Thursday, April 12, 2007

Official Secrets, whatever next?

It is getting more obvious that there is a mismatch between discussion on Iraq in the US and UK. Dan Froomkin continues to report about what appears to me to be a sensible view on the White House. He recently linked to an article by Peter Baker and Thomas E. Ricks. This claims that few people are interested in a possible new job to run the wars in Iraq and Afghanistan.

Meanwhile in the UK there is concern about the permission for serving navy staff to talk to the Sun. The Official Secrets Act was dropped for the occasion but is now back again. Some people think the original incident is worth more discussion. But a background issue seems to be that relatives of servicemen who have died are asking the question why their story is not valued. The army and navy are aware that there is little public support for the wars and continuing doubts about the case made for starting the war in Iraq.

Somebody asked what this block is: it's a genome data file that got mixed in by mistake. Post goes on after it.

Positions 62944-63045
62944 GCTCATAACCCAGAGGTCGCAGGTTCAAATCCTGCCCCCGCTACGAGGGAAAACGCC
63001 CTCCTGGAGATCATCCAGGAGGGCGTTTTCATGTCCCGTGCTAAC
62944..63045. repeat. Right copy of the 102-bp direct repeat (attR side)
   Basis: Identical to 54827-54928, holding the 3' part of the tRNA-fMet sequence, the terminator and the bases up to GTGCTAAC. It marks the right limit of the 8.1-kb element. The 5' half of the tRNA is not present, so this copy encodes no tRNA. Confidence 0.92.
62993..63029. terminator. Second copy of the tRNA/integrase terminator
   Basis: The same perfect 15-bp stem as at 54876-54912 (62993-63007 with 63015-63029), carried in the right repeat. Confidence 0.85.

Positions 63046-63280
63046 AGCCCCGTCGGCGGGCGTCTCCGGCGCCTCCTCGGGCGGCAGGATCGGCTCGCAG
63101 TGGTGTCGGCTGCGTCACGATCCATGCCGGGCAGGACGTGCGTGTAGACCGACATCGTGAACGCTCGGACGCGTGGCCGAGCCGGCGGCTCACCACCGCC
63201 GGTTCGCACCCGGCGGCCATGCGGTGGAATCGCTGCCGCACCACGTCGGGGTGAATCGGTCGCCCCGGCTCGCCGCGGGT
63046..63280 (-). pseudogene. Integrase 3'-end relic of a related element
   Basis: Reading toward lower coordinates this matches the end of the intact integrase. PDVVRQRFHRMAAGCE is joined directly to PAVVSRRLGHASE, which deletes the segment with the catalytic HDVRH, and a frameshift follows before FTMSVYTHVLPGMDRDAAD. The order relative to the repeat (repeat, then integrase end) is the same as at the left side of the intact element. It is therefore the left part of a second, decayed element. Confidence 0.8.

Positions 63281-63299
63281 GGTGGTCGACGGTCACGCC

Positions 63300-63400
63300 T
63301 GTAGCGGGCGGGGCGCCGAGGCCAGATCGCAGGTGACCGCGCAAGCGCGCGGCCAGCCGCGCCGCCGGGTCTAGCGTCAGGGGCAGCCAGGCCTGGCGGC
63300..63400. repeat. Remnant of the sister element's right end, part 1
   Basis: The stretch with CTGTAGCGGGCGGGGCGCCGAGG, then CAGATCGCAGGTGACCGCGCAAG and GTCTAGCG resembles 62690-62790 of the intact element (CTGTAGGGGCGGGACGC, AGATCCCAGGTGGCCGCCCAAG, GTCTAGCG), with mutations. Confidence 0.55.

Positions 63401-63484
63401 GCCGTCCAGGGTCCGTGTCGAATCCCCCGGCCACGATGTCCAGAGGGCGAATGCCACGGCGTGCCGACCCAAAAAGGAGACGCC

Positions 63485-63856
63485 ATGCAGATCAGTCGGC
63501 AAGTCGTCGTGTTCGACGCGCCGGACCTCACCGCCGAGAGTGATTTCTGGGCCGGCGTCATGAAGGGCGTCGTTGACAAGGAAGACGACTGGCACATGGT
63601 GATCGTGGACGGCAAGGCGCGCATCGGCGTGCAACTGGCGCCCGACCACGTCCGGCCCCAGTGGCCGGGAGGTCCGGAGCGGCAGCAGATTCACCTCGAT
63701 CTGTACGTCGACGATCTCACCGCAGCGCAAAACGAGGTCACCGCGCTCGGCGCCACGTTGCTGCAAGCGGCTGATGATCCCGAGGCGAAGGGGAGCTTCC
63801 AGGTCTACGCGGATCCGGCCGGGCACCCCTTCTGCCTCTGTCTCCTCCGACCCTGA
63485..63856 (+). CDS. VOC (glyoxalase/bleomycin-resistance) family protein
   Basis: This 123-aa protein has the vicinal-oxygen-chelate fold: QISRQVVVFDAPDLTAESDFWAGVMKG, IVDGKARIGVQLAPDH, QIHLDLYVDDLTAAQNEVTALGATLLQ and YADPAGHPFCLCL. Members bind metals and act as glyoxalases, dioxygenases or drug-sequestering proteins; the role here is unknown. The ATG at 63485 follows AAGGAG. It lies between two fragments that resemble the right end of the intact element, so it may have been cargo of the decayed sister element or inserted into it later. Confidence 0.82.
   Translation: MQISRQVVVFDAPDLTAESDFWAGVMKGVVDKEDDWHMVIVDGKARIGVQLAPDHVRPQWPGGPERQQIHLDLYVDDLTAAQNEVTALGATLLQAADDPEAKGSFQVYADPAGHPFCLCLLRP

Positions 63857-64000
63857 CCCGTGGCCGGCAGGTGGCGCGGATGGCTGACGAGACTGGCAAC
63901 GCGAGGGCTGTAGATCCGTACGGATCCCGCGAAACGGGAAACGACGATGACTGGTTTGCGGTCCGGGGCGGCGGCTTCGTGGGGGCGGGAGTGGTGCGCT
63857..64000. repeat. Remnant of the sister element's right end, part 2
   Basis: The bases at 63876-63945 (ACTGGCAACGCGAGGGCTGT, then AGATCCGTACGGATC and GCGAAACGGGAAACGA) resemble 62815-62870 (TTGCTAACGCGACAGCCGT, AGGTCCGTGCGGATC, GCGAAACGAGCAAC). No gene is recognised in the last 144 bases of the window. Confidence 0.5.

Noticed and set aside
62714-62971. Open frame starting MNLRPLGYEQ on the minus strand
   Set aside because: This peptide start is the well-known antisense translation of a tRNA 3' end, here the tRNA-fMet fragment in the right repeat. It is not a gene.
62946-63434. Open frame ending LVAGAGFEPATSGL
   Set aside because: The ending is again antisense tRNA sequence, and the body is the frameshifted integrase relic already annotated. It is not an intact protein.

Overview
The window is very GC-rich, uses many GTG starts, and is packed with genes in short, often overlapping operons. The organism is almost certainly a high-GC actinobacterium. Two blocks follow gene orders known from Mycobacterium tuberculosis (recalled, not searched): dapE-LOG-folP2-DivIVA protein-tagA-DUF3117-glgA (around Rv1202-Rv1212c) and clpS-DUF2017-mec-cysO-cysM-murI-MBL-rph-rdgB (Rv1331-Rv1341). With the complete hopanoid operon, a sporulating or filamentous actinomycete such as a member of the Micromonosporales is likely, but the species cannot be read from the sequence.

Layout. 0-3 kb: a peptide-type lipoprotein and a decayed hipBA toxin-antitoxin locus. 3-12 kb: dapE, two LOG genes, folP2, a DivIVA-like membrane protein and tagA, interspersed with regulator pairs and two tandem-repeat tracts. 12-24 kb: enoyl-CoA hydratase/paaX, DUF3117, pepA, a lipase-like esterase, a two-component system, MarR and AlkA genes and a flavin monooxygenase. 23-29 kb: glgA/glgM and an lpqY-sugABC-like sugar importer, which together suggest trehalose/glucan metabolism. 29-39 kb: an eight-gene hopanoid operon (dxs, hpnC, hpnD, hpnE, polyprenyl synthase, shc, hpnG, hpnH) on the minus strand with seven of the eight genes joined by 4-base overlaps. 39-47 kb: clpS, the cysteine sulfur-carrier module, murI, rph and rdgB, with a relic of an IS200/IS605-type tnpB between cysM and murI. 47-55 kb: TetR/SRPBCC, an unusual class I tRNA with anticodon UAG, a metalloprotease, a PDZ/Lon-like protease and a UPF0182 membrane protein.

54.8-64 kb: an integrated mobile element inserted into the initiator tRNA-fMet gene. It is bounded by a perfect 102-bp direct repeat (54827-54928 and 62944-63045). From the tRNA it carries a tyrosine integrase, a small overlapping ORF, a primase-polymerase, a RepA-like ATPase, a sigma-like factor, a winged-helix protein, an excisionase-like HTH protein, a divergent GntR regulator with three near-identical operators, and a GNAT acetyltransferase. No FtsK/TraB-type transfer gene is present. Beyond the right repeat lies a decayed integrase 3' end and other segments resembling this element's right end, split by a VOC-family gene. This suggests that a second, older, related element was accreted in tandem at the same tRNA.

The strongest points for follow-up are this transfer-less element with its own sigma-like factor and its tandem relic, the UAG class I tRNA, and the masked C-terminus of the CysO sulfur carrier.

So far as I know there is no recent update on news that Peter Kilfoyle MP may be charged in connection with the leak of the Al Jazeera memo. There could also soon be a trial, mostly held in secret but again there is not any news about this.

Al Jazeera are supporting a BBC discussion about the dangers for journalists working in the Middle East, currently concentrating on a BBC journalist. They are also concerned when bombs drop on their own offices and a journalist is killed. Al Jazeera has asked for more information about the memo and about the remarks by David Blunkett on Channel 4 that appeared to confirm that "taking out" Al Jazeera had been discussed. These are genuine concerns and it would be reasonable for the UK government to offer a response.

For some reason the UK media are not covering these issues at this time. It is possible that the changes in the US scope for discussion will influence the UK before long.


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